5 Principles of Lean Manufacturing

5 Principles of Lean Manufacturing

The founders of the Lean Enterprise Institute and the Lean Enterprise Academy, James Womack and Dan Jones, wrote, “Lean Thinking: Banish Waste and Create Wealth in Your Corporation.”

The book is considered to be the bible of Lean Manufacturing, written from their in-depth study of the Toyota Production System. Lean principles focus on eliminating waste in the enterprise.

Seven Wastes of Lean Manufacturing

The essence of lean manufacturing is to maximize customer value while minimizing waste. By creating more value for customers with fewer resources, manufacturers can improve profits and even increase worker safety with the right processes in place.

As we’ve mentioned before the 7 Wastes of Lean Manufacturing include: 

  1. Overproduction – Manufacturing an item before it is required instead of manufacturing Just in Time.
  2. Waiting - Much of a product’s lead time is tied up in waiting for the next operation; this is usually because material flow is poor, production runs are too long, and distances between work centers are too great.
  3. Transport – Excessive movement and handling add costs and time to material handling processes. Reducing transport time to move an item from one place to another leads to Lean thinking. 
  4. Over-processing – Spending time on a product feature that does not impact functionality leads to excessive processing. Over-processing can also be attributed to using more expensive equipment when simpler machinery can be used to do the same thing.
  5. Excess inventory - Takes up space and eats into working capital. A seamless flow between work centers helps to slash inventory and work in progress
  6. Excess Motion – Reducing bending, reaching, lifting, and walking can reduce wasted motion.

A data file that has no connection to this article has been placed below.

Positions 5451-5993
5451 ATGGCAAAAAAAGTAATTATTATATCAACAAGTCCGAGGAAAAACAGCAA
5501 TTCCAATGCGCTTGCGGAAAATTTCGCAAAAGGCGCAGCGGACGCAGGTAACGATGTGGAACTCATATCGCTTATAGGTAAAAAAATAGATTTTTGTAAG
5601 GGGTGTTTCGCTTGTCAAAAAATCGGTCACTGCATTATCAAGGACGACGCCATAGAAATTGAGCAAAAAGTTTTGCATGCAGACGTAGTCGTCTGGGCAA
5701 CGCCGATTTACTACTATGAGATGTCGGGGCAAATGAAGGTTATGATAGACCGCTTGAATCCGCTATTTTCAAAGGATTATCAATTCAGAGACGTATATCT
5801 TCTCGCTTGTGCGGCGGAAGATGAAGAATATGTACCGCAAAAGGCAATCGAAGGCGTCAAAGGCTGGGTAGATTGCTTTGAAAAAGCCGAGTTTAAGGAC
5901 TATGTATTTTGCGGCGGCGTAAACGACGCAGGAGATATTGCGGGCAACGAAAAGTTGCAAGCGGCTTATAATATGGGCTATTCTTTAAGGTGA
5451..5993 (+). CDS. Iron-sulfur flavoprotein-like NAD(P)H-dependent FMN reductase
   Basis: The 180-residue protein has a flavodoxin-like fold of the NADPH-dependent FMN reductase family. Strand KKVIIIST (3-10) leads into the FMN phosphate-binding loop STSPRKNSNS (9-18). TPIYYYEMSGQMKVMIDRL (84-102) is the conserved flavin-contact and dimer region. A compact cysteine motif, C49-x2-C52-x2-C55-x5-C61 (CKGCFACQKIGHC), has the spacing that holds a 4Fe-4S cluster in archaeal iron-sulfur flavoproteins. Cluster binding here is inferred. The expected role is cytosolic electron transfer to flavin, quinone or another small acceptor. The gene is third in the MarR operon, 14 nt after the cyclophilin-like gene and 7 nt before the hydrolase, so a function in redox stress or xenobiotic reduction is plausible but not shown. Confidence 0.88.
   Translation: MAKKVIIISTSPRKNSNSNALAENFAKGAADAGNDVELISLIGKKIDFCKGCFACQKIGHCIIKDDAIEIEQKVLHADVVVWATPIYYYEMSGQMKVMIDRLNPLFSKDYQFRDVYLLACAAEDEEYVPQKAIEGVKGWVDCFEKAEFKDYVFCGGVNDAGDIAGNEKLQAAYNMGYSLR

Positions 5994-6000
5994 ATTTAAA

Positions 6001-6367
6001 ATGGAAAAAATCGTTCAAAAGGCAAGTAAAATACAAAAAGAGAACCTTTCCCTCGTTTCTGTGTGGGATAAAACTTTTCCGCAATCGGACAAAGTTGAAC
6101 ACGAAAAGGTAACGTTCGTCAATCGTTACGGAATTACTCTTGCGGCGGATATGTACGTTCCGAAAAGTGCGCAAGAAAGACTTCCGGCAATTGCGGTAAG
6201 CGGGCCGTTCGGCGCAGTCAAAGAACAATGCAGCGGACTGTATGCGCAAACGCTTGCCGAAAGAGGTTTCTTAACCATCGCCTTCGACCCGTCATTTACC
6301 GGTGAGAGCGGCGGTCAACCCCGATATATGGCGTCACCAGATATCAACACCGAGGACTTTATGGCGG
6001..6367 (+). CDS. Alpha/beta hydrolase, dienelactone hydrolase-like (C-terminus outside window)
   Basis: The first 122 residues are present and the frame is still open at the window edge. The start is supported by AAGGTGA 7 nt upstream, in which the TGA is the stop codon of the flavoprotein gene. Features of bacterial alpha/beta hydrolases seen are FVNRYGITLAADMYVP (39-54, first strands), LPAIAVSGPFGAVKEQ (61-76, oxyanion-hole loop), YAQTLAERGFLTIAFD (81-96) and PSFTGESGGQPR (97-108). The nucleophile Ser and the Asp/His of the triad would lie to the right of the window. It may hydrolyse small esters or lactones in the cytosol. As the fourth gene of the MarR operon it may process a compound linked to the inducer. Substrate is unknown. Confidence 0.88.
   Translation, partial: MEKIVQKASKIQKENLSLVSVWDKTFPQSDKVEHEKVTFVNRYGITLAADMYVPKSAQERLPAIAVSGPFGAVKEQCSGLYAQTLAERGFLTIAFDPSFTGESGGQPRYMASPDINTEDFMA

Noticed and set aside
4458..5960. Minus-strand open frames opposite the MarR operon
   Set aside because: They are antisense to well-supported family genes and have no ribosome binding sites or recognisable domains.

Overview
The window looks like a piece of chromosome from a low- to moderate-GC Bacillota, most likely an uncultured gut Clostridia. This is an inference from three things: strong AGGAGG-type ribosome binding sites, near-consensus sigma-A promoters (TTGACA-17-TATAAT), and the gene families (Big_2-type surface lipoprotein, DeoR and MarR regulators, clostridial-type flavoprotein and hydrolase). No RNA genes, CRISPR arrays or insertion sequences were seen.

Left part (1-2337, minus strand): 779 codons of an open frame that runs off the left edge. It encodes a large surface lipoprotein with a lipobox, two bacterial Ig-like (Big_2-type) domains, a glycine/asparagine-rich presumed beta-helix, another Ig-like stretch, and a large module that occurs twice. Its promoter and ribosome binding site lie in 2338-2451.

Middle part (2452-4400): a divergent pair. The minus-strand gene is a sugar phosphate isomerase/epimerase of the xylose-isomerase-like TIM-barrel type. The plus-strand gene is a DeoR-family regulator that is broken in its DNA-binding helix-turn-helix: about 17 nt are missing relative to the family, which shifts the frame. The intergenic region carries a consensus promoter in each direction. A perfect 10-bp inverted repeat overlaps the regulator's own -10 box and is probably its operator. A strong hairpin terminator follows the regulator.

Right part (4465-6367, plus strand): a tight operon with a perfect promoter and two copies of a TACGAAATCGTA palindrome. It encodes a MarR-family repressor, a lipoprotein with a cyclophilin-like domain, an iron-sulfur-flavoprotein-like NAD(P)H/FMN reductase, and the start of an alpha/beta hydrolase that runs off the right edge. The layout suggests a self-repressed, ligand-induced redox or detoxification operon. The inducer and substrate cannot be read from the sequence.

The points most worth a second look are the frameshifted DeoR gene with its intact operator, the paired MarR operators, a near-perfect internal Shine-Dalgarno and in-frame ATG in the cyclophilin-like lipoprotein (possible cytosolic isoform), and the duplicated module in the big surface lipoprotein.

7. Defects – Quality defects result in rework or scrap, adding costs to the manufacturing process.

Read the Lean Manufacturing Storage Guidebook

Five Principles of Lean Manufacturing

The book Lean Thinking details five Lean manufacturing principles: value, value streams, flow, pull, and perfection. Each of these principles is described more in-depth below:

5 Principles of Lean Manufacturing Diagram

1. Value

Eliminating waste allows manufacturers to deliver value to customers.

2. Value Stream

If the value stream stops moving forward at any point, waste is the inevitable by-product. The lean manufacturing principle of flow is about creating a value chain with no interruption in the production process and a state where each activity is fully in step with every other.

3. Flow

Per Lean Thinking, “Understanding workflow is essential to the elimination of waste when following lean manufacturing methodologies.

If the value stream stops moving forward at any point, waste is the inevitable by-product. The lean manufacturing principle of flow is about creating a value chain with no interruption in the production process and a state where each activity is fully in step with every other.”

4. Pull

In Lean Manufacturing, workflow is precise, making sure things are made just in time at the right time in the right amount. Lean Manufacturing eliminates the traditional manufacturing approach of producing products based on forecast and replaces it with a pull approach that dictates nothing is made until the customer orders it. Flexibility is required along with short delivery cycle times for success. 

5. Perfection

The Lean Manufacturing Approach strives for perfection, minimizing defects and waste. As products are made, the pursuit of perfection continues, making for continuous improvements along each step of the process.

Implement Lean Manufacturing with UNEX

Manufacturers and distributors need to remove all elements of waste within their processes in order to fuel growth. Unex offers space optimization and ordering picking solutions that can help operations minimize waste and maxmize space utilization.

For example, many order pickers have to walk up and down aisles for hours a day, equating to several miles a day. Placing products closer to pickers on storage shelves or using carton flow systems like UNEX's Span-Track can help condense storage and allow workers to pick more items from a much smaller area. This can drastically reduce transport wastes.

UNEX space optimization products help manufacturers implement and maintain Lean Manufacturing practices for safer, cleaner, more productive workplaces. Talk to our space optimization and order picking experts to learn how UNEX products can help you reduce waste, improve productivity, enhance safety, and maximize cost savings.

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References:

https://books.google.com/books/about/Lean_Thinking.html

Posted by: UNEX